The UK and Scottish media’s coverage of Spain is equally poor.  Actually no, that’s a lie.  It’s a lot worse.  If it was an X Factor contestant it would be one of the ones who didn’t get as far as Boot Camp, because their granny is still alive and actually quite perky.  Instead we get a parade of screeching self-regarding airheads who only got through because their grannies died a slow horrible death after declaring independence.

However you would imagine that in a normal universe the fact that Catalunya is also currently home to an active campaign for independence within Europe might have some relevance to Scotland’s debate, even more so because there is a very real possibility that the Catalans may go to the polls just days before we do.  However the sparse reports in the Scottish media about Catalunya consist entirely of misreported claims from Spanish unionistas about los malvados rupturistas catalanes.  We get the negativity, but nothing that might encourage solidarity between Catalunya and Scotland, or heaven forfend, anything which might enable us to imagine we might both be successful independent states with friends in the world.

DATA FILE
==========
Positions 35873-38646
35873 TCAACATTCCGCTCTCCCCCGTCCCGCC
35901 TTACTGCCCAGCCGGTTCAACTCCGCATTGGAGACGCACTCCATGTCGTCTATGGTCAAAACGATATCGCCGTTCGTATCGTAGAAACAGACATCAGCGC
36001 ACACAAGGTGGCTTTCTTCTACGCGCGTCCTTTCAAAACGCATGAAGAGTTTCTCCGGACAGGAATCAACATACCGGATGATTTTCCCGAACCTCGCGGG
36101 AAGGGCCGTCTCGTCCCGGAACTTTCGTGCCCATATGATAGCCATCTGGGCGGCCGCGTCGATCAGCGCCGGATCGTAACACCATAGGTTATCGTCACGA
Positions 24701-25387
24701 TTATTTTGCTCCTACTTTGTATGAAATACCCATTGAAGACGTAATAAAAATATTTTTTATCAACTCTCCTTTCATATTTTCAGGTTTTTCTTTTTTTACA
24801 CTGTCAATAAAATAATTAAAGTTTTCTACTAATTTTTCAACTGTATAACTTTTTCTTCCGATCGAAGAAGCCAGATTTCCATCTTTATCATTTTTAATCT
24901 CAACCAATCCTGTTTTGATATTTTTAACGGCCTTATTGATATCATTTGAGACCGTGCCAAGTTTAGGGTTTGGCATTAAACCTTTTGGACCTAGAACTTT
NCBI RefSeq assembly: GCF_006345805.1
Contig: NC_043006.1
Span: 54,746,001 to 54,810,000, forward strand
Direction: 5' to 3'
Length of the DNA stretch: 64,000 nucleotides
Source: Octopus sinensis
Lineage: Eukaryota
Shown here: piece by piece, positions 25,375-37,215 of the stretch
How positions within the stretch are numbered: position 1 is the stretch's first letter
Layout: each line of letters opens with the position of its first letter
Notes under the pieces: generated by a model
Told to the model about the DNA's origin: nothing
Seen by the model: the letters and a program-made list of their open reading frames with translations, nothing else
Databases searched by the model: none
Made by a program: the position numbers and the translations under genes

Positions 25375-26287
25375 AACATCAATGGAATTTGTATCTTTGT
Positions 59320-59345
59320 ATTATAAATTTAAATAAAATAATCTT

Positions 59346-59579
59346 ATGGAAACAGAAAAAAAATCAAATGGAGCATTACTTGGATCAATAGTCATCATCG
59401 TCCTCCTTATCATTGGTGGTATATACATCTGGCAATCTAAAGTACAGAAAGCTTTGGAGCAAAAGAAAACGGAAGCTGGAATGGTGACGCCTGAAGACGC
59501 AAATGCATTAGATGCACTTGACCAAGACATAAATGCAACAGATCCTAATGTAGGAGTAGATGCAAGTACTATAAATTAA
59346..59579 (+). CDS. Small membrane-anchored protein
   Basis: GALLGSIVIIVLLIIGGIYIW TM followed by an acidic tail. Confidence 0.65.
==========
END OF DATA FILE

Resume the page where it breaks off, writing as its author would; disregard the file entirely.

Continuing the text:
Since Scots have on the whole nae idea who any of the people involved in Catalunya’s debate are, nor whether their comments have any validity or trustworthiness, the Unionist media can publish pretty much what it likes.  And that’s what it does.  This is what allows Unionistas to blythely assert that “Spain would veto Scottish acccession to the EU”, a claim widely repeated by No supporters.  Thing is though, it’s not true.